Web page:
Fiction Fights the Civil War

Fiction Fights the Civil War

This week, Muster begins a series on recent fiction about slavery and the Civil War. Interest in how the war is represented in popular literature remains unabated because the legacies of slavery and the war endure, a point emphasized by Carole Emberton in her roundtable review of Underground Airlines. Who determines the meaning of those legacies in large measure informs our current political moment. And though that might be true of any period in the last 150 years, it seems especially so now, one year after the “Unite the Right” rally in Charlottesville.

Urgency does not lessen the difficulty of dislodging dominant narratives, however. “Deeply embedded in American mythology of mission, and serving as the mother lode of nostalgia for antimodernists and military history buffs,” David Blight explained, the Civil War remains very difficult to shuck from its shell of sentimentalism. “Over time,” he continued, “Americans have needed deflections from the deeper meanings of the Civil War. It haunts us still, we feel it […] but often do not face it.”[1] The politics of memory is a tricky business, as Blight and others have demonstrated. This roundtable looks at recent works that stare into the belly of the beast, that seek to reimagine what the war might mean.

It opens with Catherine Clinton’s review of Charles Frazier’s Varina (2018), which Clinton reads as an atonement to Frazier’s blockbuster 1997 novel Cold Mountain. Frazier’s creation of James Blake, an African American child orphaned by the war and adopted by the Confederacy’s first family, allowed the author to confront head on those topics he evaded in his debut novel. In so doing, he also forced himself to grapple with his own role in perpetuating a narrative of the Civil War that ignores (or denies) the centrality of slavery to the conflict.

Timothy J. Williams reviews Patrick Chamoiseau’s Slave Old Man, published originally in French and Creole in 1997, but only recently translated into English by Linda Coverdale. The world Chamoiseau created is governed by power structures erected by sugar planters in colonial Martinique. But once the old man escapes the plantation, he dissolves into the colony’s primordial “forestine soul” where time is not marked by particular events that occur in sequential order. In this world, Williams explains, distinctions evaporate, including those between past and present, between Africa and colonial Martinique, between memory and history.

Slave Old Man is not the only epic tale reviewed in this roundtable. Hilary Green reviews James McBride’s Good Lord Bird (2013)an imaginative retelling of John Brown’s final years. The novel suggests that Brown was a man of twists and turns. Or, to borrow from Emily Wilson’s recent translation of The Odyssey, Brown was a complicated man. And Green notes in her review of the (in)famous abolitionist occupies an ambiguous position in American memory. In this novel, McBride engages this conflicted legacy by turning attention away from Brown, although his presence lingers, to an invented character, Brown’s ersatz son, Henry Shackleford. Henry emerges as the tale’s protagonist, a Telemachus-figure in search of his patrimony. Henry’s recollections, the literary device that frames the novel, offer readers a way into African American collective memory.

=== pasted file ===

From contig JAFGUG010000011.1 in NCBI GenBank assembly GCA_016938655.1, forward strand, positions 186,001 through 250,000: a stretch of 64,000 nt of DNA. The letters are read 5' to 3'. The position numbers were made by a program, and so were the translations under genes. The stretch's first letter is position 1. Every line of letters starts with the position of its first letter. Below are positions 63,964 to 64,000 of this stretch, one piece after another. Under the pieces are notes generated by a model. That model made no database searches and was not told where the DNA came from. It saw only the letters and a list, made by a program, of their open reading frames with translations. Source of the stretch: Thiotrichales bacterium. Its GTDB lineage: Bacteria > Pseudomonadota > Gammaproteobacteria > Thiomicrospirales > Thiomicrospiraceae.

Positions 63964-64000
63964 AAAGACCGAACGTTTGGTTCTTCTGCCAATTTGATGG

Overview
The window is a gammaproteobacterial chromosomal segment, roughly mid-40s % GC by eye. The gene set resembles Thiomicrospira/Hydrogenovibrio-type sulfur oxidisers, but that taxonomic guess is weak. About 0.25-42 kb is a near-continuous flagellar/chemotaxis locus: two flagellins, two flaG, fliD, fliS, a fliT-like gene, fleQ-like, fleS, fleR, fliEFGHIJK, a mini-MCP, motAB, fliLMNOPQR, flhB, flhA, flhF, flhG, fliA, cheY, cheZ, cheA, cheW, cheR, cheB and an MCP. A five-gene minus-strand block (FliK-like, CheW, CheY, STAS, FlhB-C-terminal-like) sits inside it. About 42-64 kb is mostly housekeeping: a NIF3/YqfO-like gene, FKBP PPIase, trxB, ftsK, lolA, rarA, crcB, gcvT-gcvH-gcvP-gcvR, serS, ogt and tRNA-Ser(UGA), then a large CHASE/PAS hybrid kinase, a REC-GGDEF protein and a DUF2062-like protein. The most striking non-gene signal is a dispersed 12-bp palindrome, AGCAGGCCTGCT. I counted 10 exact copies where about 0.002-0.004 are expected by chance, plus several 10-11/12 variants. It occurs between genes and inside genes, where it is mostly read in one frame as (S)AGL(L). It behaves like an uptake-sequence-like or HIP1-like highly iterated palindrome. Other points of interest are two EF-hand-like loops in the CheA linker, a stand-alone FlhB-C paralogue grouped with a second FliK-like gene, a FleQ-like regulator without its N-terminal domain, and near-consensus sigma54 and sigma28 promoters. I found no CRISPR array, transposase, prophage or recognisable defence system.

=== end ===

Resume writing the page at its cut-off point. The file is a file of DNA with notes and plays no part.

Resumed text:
Carole Emberton’s review of Ben Winters’ genre-bending novel Underground Airlines (2016) reminds readers that not all counterfactual narratives of the Civil War avoid slavery’s legacy. Instead of imagining a world in which the Confederacy had won, Winters’ imagines a world in which the Civil War had never taken place, a world in which slavery still exists in four states and shows no signs of dying out. The novel’s protagonist, a former slave turned fugitive slave catcher, is every bit as complicated as John Brown. And the world in which he inhabits is as every bit as complicated as our own, in large measure because it is our own.

The series concludes with Nina Silber’s review of George Saunders’ Lincoln in the Bardo (2017). It is commonplace for publishers to boost their lists by claiming for one of their titles, “the most eagerly anticipated novel of the year.” In the case of Lincoln in the Bardo, however, publicists were not far off the mark. The novel was Saunders’ first in nearly a two-decade career as one of the nation’s most acclaimed writers of short fiction. It is perhaps fitting that Saunders returned in this novel to the Civil War and its persistent influence on contemporary society. The titular story of his first collection, “CivilWarLand in Bad Decline,” a tale of a dilapidated theme park set in the not-too-distant future, shares with his first novel an interest in haunted landscapes and similarly offers a meditation on horrific violence. That story ends in a bloodbath, with little sense that the repetitive loop of commemoration and violence will end. Lincoln in the Bardo ends differently and, as Silber suggests, holds out the possibility for both empathy and justice.


Now that the roundrable has ended, our guest editor’s concluding post can be found here.


[1] David W. Blight, Race and Reunion: The Civil War in American Memory (Cambridge, MA: The Belknap Press of Harvard University Press, 2001), 4.

Sarah Gardner

Sarah E. Gardner is Distinguished Professor of History at Mercer University. She is currently writing a book on reading during the American Civil War.

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